While discussion of religion is often a taboo subject in some businesses, it could be the secret to your employees' happiness, new research suggests.
Employees who openly discuss their religious beliefs at work are often happier and have higher job satisfaction than those who aren't as forthcoming, according to a study recently published in the Journal of Organizational Behavior.
Sooyeol Kim, one of the study's authors and a doctoral student in psychological sciences at Kansas State University, said for many people, religion is the core of their lives.
"Being able to express important aspects of one's life can influence work-related issues, such as job satisfaction, work performance or engagement," Kim said in a statement. "It can be beneficial for organizations to have a climate that is welcoming to every religion and culture."
As part of the study, researchers surveyed nearly 600 working adults from a variety of industries in the United States and South Korea. The surveyed employees were all Christian, but identified with a variety of denominations, including Presbyterian, Baptist and Methodist, among others. In the survey, participants were asked how important religion was to them and how it helped to shape their identity. [LinkedIn to Bosses: Here's How to Make Your Workers Happy ]
The study's authors discovered that employees who valued religion as a core part of their lives were more likely to disclose their religion in the workplace. Conversely, employees who felt pressure to integrate in the workplace were less likely to disclose their religious identity.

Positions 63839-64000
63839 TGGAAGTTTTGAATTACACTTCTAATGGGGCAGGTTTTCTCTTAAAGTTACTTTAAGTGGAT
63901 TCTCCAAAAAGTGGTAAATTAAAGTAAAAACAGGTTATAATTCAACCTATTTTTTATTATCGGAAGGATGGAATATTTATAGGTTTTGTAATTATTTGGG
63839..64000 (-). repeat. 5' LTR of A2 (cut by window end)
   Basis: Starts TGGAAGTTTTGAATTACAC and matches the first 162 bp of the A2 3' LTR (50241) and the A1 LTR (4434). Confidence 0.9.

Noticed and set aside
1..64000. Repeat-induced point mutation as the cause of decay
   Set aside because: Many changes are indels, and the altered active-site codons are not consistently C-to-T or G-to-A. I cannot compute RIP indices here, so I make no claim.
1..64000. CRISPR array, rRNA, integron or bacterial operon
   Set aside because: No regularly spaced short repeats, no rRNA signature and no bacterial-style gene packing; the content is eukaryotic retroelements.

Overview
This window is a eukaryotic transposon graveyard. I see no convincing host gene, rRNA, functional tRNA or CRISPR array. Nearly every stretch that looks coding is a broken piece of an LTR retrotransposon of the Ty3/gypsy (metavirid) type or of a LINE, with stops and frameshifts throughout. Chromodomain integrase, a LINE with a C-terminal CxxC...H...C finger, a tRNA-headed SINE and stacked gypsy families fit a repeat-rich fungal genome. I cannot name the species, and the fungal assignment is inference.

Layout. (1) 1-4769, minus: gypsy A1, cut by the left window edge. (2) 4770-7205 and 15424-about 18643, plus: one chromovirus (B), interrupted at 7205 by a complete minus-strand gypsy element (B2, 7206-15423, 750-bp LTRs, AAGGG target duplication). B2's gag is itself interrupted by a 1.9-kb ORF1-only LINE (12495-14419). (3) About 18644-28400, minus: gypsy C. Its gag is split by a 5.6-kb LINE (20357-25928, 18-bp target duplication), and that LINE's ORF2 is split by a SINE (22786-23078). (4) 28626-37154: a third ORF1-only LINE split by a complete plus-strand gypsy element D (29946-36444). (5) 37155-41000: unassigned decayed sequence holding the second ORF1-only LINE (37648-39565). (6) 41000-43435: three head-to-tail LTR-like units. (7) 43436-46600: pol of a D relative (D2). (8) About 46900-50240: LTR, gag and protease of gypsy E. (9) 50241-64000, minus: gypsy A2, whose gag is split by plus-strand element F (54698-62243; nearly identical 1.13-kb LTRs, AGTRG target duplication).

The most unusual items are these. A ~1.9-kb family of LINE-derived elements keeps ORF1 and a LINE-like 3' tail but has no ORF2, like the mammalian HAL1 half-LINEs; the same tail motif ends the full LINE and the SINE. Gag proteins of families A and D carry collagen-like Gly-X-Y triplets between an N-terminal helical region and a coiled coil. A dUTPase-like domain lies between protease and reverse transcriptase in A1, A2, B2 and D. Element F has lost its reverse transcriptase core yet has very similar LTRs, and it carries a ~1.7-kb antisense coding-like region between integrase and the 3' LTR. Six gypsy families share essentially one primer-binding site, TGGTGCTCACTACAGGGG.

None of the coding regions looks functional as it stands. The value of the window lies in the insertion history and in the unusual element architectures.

Additionally, the researchers found that employees who disclosed their religion in the workplace had several positive outcomes, including higher job satisfaction and higher perceived happiness.
"When you try to hide your identity, you have to pretend or you have to lie to others, which can be stressful and negatively impact how you build relationships with co-workers," Kim said.
The researchers found no major differences between the U.S. and Korean samples, as well as among the different industries.
Based on the study's results, employers might want to consider a religion-friendly policy or find ways to encourage religious expression, Kim said. Some examples that researchers suggested include having an office Christmas party while also recognizing and celebrating other religious holidays and dates, such as Hanukkah, Ramadan or Buddhist holidays.
The study was co-authored by Brent Lyons, an assistant professor of management and organization studies at Simon Fraser University; Jennifer Wessel, an assistant professor of psychology at the University of Maryland; Sonia Ghumman, an assistant professor of management at the University of Hawaii, Manoa; and Ann Marie Ryan, a professor of psychology at Michigan State University.